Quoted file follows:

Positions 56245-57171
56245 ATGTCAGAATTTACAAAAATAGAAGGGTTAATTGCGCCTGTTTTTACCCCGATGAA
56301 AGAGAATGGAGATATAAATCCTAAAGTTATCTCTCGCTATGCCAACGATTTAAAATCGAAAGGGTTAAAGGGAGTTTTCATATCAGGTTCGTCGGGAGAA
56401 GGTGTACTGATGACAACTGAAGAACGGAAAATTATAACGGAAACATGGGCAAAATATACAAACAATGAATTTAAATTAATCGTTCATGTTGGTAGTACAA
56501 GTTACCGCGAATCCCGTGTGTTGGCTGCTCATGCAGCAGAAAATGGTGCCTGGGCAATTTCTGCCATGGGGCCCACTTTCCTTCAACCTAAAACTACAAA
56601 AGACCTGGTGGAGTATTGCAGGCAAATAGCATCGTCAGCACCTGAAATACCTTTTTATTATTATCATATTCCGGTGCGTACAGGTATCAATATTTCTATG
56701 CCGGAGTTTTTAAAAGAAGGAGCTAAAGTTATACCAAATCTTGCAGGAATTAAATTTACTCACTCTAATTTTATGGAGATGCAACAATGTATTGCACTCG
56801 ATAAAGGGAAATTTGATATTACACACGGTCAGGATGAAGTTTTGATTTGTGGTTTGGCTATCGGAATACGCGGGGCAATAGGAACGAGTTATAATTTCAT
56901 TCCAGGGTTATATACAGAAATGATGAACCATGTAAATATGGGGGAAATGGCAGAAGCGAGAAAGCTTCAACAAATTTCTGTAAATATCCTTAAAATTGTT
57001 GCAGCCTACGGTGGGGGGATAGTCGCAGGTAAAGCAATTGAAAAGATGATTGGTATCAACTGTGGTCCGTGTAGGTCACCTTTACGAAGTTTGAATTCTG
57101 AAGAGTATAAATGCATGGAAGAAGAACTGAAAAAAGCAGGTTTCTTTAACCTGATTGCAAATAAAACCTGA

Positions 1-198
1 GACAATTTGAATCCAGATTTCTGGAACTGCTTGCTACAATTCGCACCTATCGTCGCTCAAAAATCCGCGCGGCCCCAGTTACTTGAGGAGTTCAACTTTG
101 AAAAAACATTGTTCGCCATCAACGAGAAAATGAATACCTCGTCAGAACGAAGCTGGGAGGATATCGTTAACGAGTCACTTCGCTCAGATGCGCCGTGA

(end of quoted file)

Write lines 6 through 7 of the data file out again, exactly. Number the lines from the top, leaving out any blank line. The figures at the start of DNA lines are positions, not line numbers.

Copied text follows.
56601 AGACCTGGTGGAGTATTGCAGGCAAATAGCATCGTCAGCACCTGAAATACCTTTTTATTATTATCATATTCCGGTGCGTACAGGTATCAATATTTCTATG
56701 CCGGAGTTTTTAAAAGAAGGAGCTAAAGTTATACCAAATCTTGCAGGAATTAAATTTACTCACTCTAATTTTATGGAGATGCAACAATGTATTGCACTCG